China never had an actual economic model or growth model. It simply printed an obscene amount of money, especially after 2008, and used it to build factories, 30-storey see-through apartment blocks and highways into nowhere cities, without giving much if any thought to where this would lead when their formerly rich western customers had less to spend on its ever increasing amount of ever more useless products. It was "to infinity and beyond" from the start, but that’s a line from a kids’ fantasy story, not a 5-year plan or an economic model.
If you think all this is a solid foundation for ever-higher profits, by all means go buy stocks with all four feet. But don't be surprised if the rest of the market disagrees at some point - for example, when even flim-flam accounting can't hide the fact that profits are in a free-fall back to "normal" levels 60% below current levels.
In the aftermath of China's record credit creation spree, a question that emerged is what China is spending all this newly created money on. One answer emerged overnight when Bloomberg reported that after tumbling in the first half of 2015, copper inventories at the Shanghai Futures Exchange had been steadily rising, and in the most recent week soared by 11% to an all time high of 305,106 tons.
If WMP buyers decide to ‘go on strike’ for whatever reason, a liquidity crunch in the shadow banking sector could quickly develop in our view.
Suddenly the Chinese market realized what we said earlier in the weekend, namely that with the much anticipated G-20 meeting a complete dud, and with no major stimulus on the horizon, suddenly the trapdoor below Chinese stocks opened and the Shanghai Composite has started the new month tumbling over 4%.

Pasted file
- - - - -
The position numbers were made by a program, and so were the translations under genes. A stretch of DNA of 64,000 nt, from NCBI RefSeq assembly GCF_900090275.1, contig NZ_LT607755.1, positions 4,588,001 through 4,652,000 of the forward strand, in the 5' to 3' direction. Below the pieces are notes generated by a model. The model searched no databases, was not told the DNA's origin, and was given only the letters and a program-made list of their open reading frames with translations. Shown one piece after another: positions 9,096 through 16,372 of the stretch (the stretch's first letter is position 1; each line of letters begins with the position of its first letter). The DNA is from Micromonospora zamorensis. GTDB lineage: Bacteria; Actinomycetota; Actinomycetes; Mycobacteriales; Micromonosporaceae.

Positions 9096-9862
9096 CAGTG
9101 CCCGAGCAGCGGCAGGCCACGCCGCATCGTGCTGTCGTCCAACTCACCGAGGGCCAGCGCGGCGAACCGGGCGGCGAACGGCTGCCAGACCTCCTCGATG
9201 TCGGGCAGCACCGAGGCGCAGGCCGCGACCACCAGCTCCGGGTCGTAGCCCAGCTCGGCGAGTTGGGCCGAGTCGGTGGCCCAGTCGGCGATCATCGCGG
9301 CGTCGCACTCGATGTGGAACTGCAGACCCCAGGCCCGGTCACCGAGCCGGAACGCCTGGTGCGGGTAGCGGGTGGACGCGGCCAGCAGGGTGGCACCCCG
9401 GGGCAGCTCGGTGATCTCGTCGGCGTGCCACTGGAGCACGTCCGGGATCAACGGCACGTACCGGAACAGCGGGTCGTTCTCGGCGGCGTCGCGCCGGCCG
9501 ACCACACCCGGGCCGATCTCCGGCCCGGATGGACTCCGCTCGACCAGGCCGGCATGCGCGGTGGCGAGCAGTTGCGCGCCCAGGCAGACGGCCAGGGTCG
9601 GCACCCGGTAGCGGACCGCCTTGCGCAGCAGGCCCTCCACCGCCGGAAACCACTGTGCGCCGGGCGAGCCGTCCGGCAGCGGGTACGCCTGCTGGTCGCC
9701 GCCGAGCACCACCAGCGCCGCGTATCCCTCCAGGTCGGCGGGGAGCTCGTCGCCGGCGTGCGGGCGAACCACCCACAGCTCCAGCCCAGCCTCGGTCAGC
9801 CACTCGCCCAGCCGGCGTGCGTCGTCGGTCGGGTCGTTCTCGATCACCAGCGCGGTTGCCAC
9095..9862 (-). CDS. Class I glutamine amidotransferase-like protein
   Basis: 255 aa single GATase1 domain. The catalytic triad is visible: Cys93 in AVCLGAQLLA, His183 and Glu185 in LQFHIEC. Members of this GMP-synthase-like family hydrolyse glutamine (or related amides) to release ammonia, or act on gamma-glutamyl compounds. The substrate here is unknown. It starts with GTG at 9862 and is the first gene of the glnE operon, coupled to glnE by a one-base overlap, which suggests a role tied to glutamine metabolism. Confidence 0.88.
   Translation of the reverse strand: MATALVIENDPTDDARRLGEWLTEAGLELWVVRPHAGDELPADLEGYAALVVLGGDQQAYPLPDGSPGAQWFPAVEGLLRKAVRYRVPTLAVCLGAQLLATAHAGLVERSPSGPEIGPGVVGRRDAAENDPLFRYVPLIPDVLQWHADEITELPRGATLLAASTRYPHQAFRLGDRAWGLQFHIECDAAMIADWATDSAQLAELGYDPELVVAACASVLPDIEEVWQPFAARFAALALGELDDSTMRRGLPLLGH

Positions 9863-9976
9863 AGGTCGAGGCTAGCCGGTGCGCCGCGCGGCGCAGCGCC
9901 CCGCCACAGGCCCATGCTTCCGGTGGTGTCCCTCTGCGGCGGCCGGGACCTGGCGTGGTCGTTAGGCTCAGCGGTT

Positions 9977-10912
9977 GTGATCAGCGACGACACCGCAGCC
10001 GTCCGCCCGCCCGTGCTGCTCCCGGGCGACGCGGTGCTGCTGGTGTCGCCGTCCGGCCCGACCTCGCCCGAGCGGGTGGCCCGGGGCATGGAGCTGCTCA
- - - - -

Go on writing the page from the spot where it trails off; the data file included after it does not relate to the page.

“Keeping the previous language would be very disappointing and would be viewed as either complacent or reflecting policy paralysis. [They need to] man up and tell member countries that monetary policy should be accompanied by fiscal expansion.”
Last April, China had an idea about how to boost the country’s dying credit impulse. One idea was to supercharge the country’s nascent ABS market which was barely producing $50 billion in supply per year. That effort failed in large part due to banks' unwillingness to offload their good assets in a time when NPLs are rising. So you can probably guess what Beijing's "solution" is.
- Europe shrugs off pre-G20 China stocks slump, sterling steadies (Reuters)
- China Unveils Its Deliverables for G-20 -- And No Plaza Pact (BBG)
- Foreign Money Could Be Slow to Enter China’s Bond Markets (WSJ)
- China Urged to Stomach Much Higher Fiscal Deficit (WSJ)
- Trump's Momentum Has Republicans in Congress Confused and Cowed (BBG)
"In a scenario in which investors are not bailed out and thus become more cautious, eg, rolling over some of the debt instruments in the shadow banking sector, some borrowers may struggle to obtain credit, for example, developers and coal miners. Whether this scenario would trigger a chain reaction is a key risk that needs to be monitored."
All signs are that things are in fact in danger of getting out of hand...
With some 1,000 of the 3,600 P2P sites operating in China deemed "problematic", it's not a matter of if we see another Ezubo, but rather a matter of when.
"The harm is obvious. It's going to damage financial reforms, cause social unrest and destabilize the regime to some extent."
Issuing more credit will only make the 2016 crash worse. Trying to stop the current crash with more credit and lower interest rates is like sending the cavalry on suicide charges against entrenched machine guns, artillery and tanks. The coming financial slaughter will be as senseless, wasteful and ineffective as any suicide attack in the Great War.
Systemic fragility doesn't respond to central bank jawboning or Keynesian claptrap; unlike those "policy tools," fragility is real.
China's mid-tier banks are piling up exposure to the riskiest subset of borrowers at a time when economic fundamentals are deteriorating on a near daily basis. Meanwhile, this exposure is being carried on a line item that allows the banks to avoid provisioning for the losses that will almost certainly materialize in the not-so-distant future. At one bank, this one line item is larger than the entire Philippine banking system.